Recognizing the sources of sugar in your diet can require some savvy label reading skills. Sugar can be listed on food packages in a variety of ways, including glucose, fructose, dextrose, corn syrup, sucrose, and cane sugar, to name a few.

As a consumer, it is important to recognize that all of these are types of sugar, and as a result all can cause negative health effects. A particular form of sugar used in processed foods, high-fructose corn syrup (HFCS), may be especially damaging. HFCS is one of the most commonly used sweeteners in the U.S., and is produced from corn starch via a series of enzymatic processes. Clinical research now shows that HFCS may present more health risks than regular cane sugar. Opponents of the use of HFCS claim that it promotes elevated triglycerides, weight gain, and the formation of AGEs. Studies have shown that soda beverages sweetened with HFCS are more likely to contain methylglyoxal derivatives, a form of AGE that has been linked to diabetic complications.

 

Watch Out for Sugar Substitutes

When looking to reduce dietary sugar intake, many of us turn to artificial sweeteners or sugar substitutes as an alternative option. The most common non-nutritive artificial sweeteners used in our food supply today are aspartame, saccharin, acesulfame K and sucralose. Since being introduced into the American diet, there have been handfuls of published studies linking the use of artificial sweeteners to conditions such as cancer and attention deficit disorder.

According to the FDA, none of these claims has been backed extensively by clinical research, and the use of artificial sweeteners continues to be prevalent within our food supply. Recent research, however, has shown that regular use of artificial sweeteners may actually promote weight gain and interfere with appetite control mechanisms. Ingestion of artificial sweeteners still initiates an insulin response from the pancreas as a means of inducing carbohydrate metabolism. Since artificial sweeteners provide no carbohydrate value, insulin levels remain high, leading to hypoglycemia and increased hunger. This interference with appetite control mechanisms can lead to overconsumption of food at the next meal. The correlation between artificial sweeteners and increased food intake may indicate that their use is not supportive in weight management protocols.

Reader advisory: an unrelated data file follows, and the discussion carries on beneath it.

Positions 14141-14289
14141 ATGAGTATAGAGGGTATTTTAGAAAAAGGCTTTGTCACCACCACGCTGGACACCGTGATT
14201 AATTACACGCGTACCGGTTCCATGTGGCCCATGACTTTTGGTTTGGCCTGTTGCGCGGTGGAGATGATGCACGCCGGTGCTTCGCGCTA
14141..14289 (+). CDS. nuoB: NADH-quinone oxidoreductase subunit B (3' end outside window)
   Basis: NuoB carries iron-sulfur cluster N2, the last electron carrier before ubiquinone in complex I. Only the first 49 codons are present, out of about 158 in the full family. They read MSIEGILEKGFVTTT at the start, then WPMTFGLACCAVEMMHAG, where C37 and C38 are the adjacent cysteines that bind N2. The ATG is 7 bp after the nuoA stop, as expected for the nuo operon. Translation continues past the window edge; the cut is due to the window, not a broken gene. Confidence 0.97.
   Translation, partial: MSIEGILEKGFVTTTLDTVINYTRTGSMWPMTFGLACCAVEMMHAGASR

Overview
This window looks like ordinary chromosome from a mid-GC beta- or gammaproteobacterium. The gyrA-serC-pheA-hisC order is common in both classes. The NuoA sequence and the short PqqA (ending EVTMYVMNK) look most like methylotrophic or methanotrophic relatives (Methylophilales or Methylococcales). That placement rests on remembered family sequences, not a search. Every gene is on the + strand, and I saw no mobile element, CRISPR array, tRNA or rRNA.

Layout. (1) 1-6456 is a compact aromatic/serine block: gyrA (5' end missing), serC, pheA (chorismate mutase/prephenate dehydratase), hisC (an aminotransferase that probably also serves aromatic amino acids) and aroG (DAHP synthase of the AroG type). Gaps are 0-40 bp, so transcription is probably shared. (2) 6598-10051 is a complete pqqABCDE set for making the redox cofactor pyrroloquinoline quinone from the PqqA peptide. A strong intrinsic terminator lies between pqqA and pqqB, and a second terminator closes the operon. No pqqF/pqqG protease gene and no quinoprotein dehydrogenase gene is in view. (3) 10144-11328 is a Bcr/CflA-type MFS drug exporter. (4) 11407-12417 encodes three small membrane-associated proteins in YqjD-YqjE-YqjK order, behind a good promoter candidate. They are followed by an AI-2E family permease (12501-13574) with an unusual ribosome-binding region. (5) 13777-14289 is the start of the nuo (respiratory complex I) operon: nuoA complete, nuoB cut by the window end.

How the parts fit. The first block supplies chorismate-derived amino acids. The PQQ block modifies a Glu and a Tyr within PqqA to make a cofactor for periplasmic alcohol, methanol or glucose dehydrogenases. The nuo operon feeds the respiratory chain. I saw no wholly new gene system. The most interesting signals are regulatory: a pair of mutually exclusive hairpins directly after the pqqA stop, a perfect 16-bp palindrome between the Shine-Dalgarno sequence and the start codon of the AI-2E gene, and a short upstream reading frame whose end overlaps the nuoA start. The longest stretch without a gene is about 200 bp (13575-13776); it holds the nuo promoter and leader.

Sugar has become as much of a part of American culture as apple pie. Unfortunately, the adverse health conditions associated with sugar intake have also become a prevalent component of our society. Reducing dietary sugar intake can be challenging, but the numerous associated health benefits make it well-worth the effort.

If your current diet is high in refined sugars, try taking small steps to regulate your intake. Cut down on soda drinking or dilute juices with water. You can also reduce your intake of processed foods and start making your own meals at home to limit your exposure to sugars that are incorporated as part of food processing. If you must use sugar, try sticking with more natural varieties, such as honey, agave, molasses, fruit, and cane sugar. Making these minor adjustments can have significant benefits on all aspects of your health and well-being.


Lots of Added Sugar … and Little Else?

Considering that for a 2,000 calorie diet, the author’s recommended sugar intake is approximately 30-50 grams per day (6-10 percent of food calories [kcals]), you might be surprised at how much sugar these classic brand-name foods contain. You might also be surprised at their relatively poor nutritional content (in some cases, the food is essentially sugar and little else) – but we’ll leave that for another article.

FoodSugar (grams)
Starbucks mocha frappuccino blended coffee (16 oz.)47 g
Coca Cola (12 oz.)39 g
Krispy Kreme donut (chocolate iced glazed)21 g
Hostess Twinkie (1)19 g
Oreo cookies (3)14 g
Red Bull energy drink (8.3 oz.)27 g
Note: It is unknown whether artificial sweeteners are also included in any of the above food items.

Clair Whiteman, BSc, received her degree in nutrition and dietetics from Bastyr University in Washington state. She is currently the on-staff nutritionist for BioGenesis Nutraceuticals, a professional-grade supplement line.

Leave a Reply

Font Resize
Contrast